Health Team

Edwards' death stresses need for early detection

Posted December 8, 2010

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— Elizabeth Edwards, who died Tuesday after a six-year battle with breast cancer, gave powerful testimony about the need for early detection of the disease.

In what was perhaps her last public appearance, Edwards said she neglected to get annual exams.

"I did not take advantage of the tests we knew we had for breast cancer," she said at Cleary University in Michigan in October. "Like many women, I made sure my children had their annual check-ups, and I did not have mine."

Edwards' experience is not uncommon among women who are the age she was when she was diagnosed in 2004, research shows.

The most recent data from the Centers for Disease Control and Prevention shows that only 79.9 percent of women ages 50 to 59 had up-to-date mammography tests.

Among people who did not finish high school, 72.6 percent received recommended screening. For those with an annual income of less than $15,000, 69.4 percent were screened.

Among those without health insurance, 56.3 percent had up-to-date mammography screening.

The CDC recommends that women ages 40 to 49 talk to their doctor about when and how often they should be screened for breast cancer. Women ages 50 to 74 should have a screening mammogram every two years, the agency says.

Financial assistance is available for women without insurance. The National Breast and Cervical Cancer Early Detection Program has federal funding for low-income, uninsured and underserved women to have access to timely breast and cervical cancer screening and diagnostic services.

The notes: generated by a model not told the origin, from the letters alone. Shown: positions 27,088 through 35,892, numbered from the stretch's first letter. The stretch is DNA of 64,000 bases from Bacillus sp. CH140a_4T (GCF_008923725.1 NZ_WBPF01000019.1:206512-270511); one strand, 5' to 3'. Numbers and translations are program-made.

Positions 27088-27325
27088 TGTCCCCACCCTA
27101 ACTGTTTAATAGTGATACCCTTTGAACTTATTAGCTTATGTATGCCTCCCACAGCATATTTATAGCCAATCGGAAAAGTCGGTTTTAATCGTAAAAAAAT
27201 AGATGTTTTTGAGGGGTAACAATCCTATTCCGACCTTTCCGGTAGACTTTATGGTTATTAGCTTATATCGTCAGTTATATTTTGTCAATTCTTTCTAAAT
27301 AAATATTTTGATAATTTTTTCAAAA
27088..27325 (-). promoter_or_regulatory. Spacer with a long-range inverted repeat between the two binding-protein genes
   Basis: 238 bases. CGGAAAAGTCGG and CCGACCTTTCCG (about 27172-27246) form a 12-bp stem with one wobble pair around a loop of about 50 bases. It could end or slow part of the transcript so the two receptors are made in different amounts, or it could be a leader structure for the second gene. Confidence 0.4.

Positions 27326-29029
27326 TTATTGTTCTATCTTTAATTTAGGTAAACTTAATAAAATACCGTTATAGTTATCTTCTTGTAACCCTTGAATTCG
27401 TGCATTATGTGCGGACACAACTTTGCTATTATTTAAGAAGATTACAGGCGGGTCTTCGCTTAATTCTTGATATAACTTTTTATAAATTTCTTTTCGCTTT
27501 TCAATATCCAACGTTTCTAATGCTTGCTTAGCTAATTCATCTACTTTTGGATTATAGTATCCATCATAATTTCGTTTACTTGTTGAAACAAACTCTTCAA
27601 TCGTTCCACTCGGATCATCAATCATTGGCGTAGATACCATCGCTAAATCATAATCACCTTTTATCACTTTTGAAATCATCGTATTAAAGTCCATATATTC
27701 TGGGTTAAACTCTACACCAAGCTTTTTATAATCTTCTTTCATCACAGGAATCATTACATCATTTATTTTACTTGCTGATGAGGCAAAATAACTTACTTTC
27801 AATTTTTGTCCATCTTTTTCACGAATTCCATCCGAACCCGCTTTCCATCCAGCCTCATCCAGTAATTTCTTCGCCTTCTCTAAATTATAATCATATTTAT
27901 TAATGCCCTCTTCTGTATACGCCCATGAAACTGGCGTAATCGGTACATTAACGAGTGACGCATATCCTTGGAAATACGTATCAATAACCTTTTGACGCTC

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  • buco Dec 15, 2010

    ...and she definitely wasn't a Jim Valvano or Susan Komen.

    I can't believe you would put a crooked BB coach in the same sentence as Susan Komen

  • anne53ozzy Dec 14, 2010

    My primary care doc has told me that most preventable cancers are found by women who do routine breast exams. Come on girls....put your hands on your tatas and call the doc when you feel something that should not be there. I did. It turned out to be okay but the mammogram missed this small lump.

  • wildcat Dec 13, 2010

    but many woman still don't get it not until its too late. Putting it off is not helping either.

  • TallWillow Dec 10, 2010

    "Get the things starting at age 40. I don't care WHAT the Gubment says..!!!! Early detection works!!" Squirreling

    If there were no risk at all from exposure to x-rays, this would be good advice. But you have to balance the risks. Cumulative exposure to x-rays & other radiation can increase the risk of cancer. For someone that's at high risk of breast cancer, like someone with the BRCA gene, then the benefits probably outweigh the risks.

    Of course that does put the burden on women to do breast self-exams regularly, & goodness knows a lot of us don't do so well at that.

  • gswalker51 Dec 10, 2010

    Amen to YoucanthandletheTRUTH. Well said. Both John and Elizabeth Edwards would chase any ambulance they could to further their own self-serving political and financial agendas. That will be both of their legacies whether you like it or not. Anyone else recall John's proclamation that Christopher Reeve's death could have been prevented if it wasn't for George W. Bush opposing stem cell research? I'm sure Elizabeth was a loving mother and she will be missed by her family, but let's not make her out to be something she wasn't...and she definitely wasn't a Jim Valvano or Susan Komen.

  • YoucanthandletheTRUTH Dec 9, 2010

    Sorry WRAL but your title is simply wrong and misleading. Her death has nothing to do with "stressing the need for early detection". This has been known for years. Stop trying to make up news stories to place your precious Elizabeth at the center of. She had breast cancer and died from it. It happens EVERYDAY!

  • Squirreling Dervish Dec 9, 2010

    Get the things starting at age 40. I don't care WHAT the Gubment says..!!!! Early detection works!!

  • CestLaVie Dec 9, 2010

    What's the matter, GOLO? Didn't like my comments entered earlier today?